Jayne Dawson: Please stop all this fuss about the school holidays

KEEP IT SIMPLE: School summer holidays have become an industry - time to turn back the clock and play more.
KEEP IT SIMPLE: School summer holidays have become an industry - time to turn back the clock and play more.
0
Have your say

I don’t like saying stuff like this, I promise you I don’t. You know me, I’m a modern kind of a gal at heart.

I think everything is better than it used to be: the Seventies were beige and brutal; the Eighties were vividly-hued misery; the Nineties were grey and bland.

After the Millennium, things perked up a bit...except.

Except for school summer holidays.

Let me give it to you straight: don’t you think we make a bit too much kerfuffle about them now. I do.

The summer break used to be a quieter, more straightforward phenomenon. In July, you and your kids dropped the term-time routine of school and childminder and began the summer routine of grandma and grandad’s house instead.

That was the way it worked for me and mine.

When I were nobbut a lass, it was even simpler. We played out. We played out for hours, days, weeks. Parents came and went, we were hazy on the detail of their movements as they were on ours.

They sent us out to play in July and when we were allowed back in again at the beginning of September, we had all grown six inches in height.

I’m not saying do that now - but here’s what I am saying: make less fuss about it all.

The fuss begins with end of term. There are those awful, American-influenced prom things, where stretch limos and big frocks appear and children barely out of the CBeebies years have to have “dates” for the evening. Stop it.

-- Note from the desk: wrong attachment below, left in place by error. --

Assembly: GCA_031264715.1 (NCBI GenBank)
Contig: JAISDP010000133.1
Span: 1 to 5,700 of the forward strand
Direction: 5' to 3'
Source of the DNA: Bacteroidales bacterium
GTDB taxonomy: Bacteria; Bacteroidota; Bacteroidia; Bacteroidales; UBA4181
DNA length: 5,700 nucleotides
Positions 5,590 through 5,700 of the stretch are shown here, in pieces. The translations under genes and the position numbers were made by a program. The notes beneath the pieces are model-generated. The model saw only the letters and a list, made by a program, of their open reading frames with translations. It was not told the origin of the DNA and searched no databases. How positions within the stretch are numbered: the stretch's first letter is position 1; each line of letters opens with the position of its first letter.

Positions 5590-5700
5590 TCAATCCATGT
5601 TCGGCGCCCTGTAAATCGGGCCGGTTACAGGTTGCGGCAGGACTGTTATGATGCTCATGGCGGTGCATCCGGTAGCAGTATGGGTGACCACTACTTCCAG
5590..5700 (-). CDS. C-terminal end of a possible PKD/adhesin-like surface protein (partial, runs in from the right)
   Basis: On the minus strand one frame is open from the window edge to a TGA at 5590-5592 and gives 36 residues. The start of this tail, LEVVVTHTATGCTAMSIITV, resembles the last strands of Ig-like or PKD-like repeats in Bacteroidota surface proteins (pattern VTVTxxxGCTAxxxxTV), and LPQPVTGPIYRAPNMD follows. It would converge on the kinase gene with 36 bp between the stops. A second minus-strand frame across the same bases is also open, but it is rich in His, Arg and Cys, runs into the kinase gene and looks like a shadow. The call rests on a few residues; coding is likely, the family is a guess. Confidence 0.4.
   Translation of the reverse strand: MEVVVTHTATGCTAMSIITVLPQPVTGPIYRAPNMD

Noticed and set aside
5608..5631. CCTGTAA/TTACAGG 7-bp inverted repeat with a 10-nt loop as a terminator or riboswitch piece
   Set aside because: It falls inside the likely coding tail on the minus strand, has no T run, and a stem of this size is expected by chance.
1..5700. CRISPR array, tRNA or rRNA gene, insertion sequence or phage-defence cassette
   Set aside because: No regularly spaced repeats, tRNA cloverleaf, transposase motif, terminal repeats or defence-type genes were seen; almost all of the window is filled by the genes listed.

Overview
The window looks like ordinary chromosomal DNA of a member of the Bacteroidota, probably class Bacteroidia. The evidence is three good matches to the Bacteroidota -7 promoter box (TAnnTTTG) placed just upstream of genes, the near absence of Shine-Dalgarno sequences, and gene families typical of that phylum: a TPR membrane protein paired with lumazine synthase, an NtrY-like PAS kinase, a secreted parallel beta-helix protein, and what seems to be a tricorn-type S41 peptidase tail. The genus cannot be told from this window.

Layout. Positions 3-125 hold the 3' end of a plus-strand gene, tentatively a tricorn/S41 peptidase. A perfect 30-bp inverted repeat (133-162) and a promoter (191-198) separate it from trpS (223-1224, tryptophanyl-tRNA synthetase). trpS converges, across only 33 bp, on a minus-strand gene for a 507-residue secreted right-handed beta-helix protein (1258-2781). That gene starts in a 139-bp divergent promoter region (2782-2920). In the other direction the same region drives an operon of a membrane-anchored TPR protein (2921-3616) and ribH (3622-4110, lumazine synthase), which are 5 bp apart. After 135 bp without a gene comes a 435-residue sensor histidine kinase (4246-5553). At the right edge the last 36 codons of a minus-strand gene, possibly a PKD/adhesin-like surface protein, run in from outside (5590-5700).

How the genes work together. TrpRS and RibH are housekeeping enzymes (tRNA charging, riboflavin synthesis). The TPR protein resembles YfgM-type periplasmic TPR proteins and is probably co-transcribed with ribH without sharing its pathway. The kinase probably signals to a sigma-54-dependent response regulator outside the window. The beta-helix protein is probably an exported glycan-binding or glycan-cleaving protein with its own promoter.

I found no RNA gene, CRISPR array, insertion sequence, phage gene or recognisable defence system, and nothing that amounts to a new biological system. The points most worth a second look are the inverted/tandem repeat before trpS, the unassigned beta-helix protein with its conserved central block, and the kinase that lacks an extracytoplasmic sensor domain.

And then there’s the fuss about the teacher. Oh my! Was there ever such a to-do. The class teacher must be sent a thoughtful card of gratitude, the teacher must receive an appropriate gift. They leave the school grounds laden, legs buckling under the weight of chocolates and candles. Do they declare them on their tax returns, I wonder?

And those same teachers seem to have lost the art of tact. As the long, long break approaches, they appear all over Facebook telling their friends of their tiredness, of just how much they need this break, of how they have the car packed and the engine running, ready to escape to their European campsite the very second they have dumped all their end-of-term gifts on the kitchen table, to be assimilated later.

As the clamour from the teachers dies down, the noise from the parents is dialled up. They wail and lament about the weeks before them. They talk of the impossibility of entertaining their offspring for all that time.

They start a countdown on social media. “One day down, six million to go,” they post. And then put a picture of a full wine glass and an empty bottle on there, just to make sure we have all got the point.

Their eyes strain anxiously towards September and, like kids in the back of the car, they whine: “Are we nearly there yet.”

Then we media types get involved. Newspapers, magazines, websites all join in the sympathy-fest.

We fill much space with suggestions of places to visit to keep the children occupied at all times.

We horrify you by setting out just how much summer fun is going to cost. Actually, the cost of summer childcare has risen steeply over the last few years – one of the few reasons to genuinely lament about summer holidays.

And finally, there’s shopping. You summer holiday families do a lot of it. The stores are full of all the generations, everywhere.

People notice. Two older women in the queue behind me in Debenhams definitely noticed.

“I don’t know why they bring them shopping, we never went shopping, kids hate shopping. We just got shoved out the door every morning,” said one to the other.

“My mum took me to Lewis's at Christmas to see Santa Claus,” said the other. And then they went on to a different conversation.

But they were probably right about the shopping.

Here’s my summer holiday message: play more; make less 
fuss.

Paula Dillon, President of Leeds Chamber Commerce.

New Chamber of Commerce boss Dillon calls for far more women in STEM jobs